* * *
Hmmm, I realized I was a tad too repetitive in the second question. Heh.
In a nutshell: I liked the story then, and I still like the story now. While the language may be a bit deep and possibly dated, I thought it had just the right amount of angst and bitterness of a "love" that is lost. It's the kind of story that makes me sigh, shake my fist at Alfredo, and wish that things could be different, even if I'm not sure who needs that different ending the most. True, the characters could have been fleshed out more, but I think the story gives us just enough of the overall conflict that it left me melancholic and wistful at the end.["br"]>["br"]>["br"]>["br"]>["br"]>["br"]>["br"]>["br"]>["br"]>["br"]>["br"]>["br"]>["br"]>["br"]>["br"]>["br"]>["br"]>["br"]>...more
It's the summer before Clara and Angela goes to Stanford, and they spend it in Italy. What a summer vacation, right? BOriginal post from One More Page
It's the summer before Clara and Angela goes to Stanford, and they spend it in Italy. What a summer vacation, right? But Clara was desperate to get away from everything that has happened to her and her family just recently, and Angela just wanted to discover more of their angel stuff...or so Clara thought.
I thought I didn't have to read Radiantbefore I get to read Boundless, but I'm glad I had some sense to get this because I wouldn't have understood the final book in the Unearthly series if I didn't. Radiant alternates from Angela to Clara, and for the first time since Unearthly, we get to see Angela's side in things. Is she evil? Is there something about her that will harm Clara and make us hate her? This novella sort of answers that, and we see Angela's side -- the little of it anyway. It makes you wonder if this book will mean something in the end, if the events here would lead to something.
So is Angela evil? I will leave it up to you to find out. Radiantis enjoyable, but it left me a bit wary of Angela and the repercussions of her actions here. I think one can still understand the next book without really reading this, but if you're a fan of the series, you'll want to read this one, anyway. :)...more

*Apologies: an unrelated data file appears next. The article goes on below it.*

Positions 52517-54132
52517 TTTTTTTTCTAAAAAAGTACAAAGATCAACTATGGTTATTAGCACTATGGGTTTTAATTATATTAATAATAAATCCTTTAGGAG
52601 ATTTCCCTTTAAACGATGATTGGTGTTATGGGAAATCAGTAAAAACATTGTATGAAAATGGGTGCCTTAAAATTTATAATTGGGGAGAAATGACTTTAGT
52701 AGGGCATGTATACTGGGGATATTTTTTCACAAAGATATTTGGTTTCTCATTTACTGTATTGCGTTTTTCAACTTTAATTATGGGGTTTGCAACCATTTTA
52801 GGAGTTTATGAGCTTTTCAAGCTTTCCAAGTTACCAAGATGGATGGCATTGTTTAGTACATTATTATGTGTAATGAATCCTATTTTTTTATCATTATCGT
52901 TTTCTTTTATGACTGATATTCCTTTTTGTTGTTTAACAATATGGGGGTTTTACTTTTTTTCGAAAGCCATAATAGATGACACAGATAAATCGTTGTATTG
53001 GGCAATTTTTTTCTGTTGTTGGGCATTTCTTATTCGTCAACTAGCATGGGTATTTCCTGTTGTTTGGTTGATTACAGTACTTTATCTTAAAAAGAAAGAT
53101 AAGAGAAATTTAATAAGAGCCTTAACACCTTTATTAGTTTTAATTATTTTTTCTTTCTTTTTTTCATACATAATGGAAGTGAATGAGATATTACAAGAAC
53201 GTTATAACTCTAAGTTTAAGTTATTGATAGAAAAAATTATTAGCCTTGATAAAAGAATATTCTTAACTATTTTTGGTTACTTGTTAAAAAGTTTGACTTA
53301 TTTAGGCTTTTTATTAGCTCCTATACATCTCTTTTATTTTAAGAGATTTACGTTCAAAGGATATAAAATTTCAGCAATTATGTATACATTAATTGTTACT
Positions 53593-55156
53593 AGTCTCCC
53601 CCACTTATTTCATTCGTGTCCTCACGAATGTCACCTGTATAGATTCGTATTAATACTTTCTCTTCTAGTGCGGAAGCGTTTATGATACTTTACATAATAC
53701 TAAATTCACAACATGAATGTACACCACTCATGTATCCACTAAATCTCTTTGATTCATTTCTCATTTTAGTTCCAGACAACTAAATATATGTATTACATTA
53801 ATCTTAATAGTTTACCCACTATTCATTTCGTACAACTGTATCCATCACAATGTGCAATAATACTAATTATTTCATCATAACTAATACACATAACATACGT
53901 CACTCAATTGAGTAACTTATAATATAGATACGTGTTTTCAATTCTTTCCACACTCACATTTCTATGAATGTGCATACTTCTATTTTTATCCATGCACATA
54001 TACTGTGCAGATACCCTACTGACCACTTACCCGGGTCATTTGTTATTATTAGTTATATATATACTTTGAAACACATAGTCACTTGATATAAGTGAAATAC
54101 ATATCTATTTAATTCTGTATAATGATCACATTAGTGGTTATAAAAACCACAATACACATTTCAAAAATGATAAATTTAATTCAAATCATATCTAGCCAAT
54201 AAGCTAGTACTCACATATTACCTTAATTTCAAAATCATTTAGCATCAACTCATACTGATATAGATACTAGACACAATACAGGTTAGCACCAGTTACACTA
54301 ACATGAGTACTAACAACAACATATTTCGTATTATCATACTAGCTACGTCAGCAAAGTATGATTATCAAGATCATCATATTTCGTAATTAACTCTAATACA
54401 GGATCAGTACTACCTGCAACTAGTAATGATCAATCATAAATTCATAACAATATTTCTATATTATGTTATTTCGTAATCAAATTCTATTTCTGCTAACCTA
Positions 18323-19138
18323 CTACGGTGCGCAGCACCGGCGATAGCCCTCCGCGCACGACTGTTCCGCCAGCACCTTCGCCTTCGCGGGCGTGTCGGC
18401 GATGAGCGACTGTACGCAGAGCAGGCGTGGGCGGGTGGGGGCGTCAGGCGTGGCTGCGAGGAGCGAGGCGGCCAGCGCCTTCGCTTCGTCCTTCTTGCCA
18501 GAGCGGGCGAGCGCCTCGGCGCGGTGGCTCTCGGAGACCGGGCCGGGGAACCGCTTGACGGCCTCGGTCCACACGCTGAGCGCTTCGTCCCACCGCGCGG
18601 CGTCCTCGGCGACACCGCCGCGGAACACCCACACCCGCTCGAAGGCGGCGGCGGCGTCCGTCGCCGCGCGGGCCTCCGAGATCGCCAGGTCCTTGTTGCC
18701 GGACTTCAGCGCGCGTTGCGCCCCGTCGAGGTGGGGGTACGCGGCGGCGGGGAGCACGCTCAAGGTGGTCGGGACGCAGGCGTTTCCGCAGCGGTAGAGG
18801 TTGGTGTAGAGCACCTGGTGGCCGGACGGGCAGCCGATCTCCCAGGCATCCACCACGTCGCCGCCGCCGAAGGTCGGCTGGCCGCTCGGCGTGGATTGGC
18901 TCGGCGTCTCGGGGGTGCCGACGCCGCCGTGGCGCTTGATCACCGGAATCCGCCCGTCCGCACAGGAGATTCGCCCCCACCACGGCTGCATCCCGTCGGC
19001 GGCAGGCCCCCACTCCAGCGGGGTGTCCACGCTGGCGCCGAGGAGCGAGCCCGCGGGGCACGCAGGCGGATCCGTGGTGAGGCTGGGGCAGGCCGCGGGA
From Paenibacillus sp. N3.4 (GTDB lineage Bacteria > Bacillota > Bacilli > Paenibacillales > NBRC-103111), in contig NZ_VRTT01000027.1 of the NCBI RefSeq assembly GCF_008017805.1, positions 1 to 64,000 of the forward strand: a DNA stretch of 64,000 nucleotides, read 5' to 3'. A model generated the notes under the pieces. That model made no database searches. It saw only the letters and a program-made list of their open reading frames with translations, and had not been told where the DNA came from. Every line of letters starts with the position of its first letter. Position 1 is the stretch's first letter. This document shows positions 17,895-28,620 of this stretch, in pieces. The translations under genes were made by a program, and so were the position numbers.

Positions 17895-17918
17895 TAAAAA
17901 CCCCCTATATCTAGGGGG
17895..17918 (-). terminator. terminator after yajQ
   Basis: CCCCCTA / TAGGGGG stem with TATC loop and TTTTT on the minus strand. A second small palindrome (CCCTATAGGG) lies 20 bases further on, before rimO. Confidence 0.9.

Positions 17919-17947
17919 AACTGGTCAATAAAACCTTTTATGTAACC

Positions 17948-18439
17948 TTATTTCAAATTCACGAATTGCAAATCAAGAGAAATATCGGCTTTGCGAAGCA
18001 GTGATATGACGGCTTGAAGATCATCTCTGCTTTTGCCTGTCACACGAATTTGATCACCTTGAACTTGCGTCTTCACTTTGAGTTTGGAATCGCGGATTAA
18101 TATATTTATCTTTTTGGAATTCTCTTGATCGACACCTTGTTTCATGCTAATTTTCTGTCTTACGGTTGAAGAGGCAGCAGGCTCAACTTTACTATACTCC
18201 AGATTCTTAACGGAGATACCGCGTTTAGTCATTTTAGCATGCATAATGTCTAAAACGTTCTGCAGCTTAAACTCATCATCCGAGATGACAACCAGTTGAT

I wouldn't have heard of this short story if it wasn't for my Goodreads friends who started reviewing it on their profilOriginal post at One More Page
I wouldn't have heard of this short story if it wasn't for my Goodreads friends who started reviewing it on their profiles.The Paper Menagerie is a short story about a boy whose mom was a mail-order bride from China who can barely speak English and can make magical paper origami. The boy had a collection of moving paper animals from his mother as a kid, and it was their odd but sweet means of communication. However, as the boy grew up, he had to deal with his friends who don't understand their family set-up and eventually, he started drifting apart from his mother.
This short story reminded me of all those stories that I used to read as a kid, the ones that make me feel guilty and inspired at the same time -- guilty because I know that I can be like the kid who push away her parents because I am starting to have my own life, but also inspired because it makes me not want to have the same fate as the kids in the story. The fantasy elements in The Paper Menagerie were indeed gentle, and at first I wasn't sure if I read it right. It made me wonder for a moment if origami paper animals were really supposed to move and I've been doing the things I used to do wrong.
This is short and sweet, and it would take little time to read it. It left me with a feeling that...well, I don't want to end up being like the boy in the end. It's not the kind of regret that anyone wants to have, for sure. You can read The Paper Menagerie here, or listen to the story here....more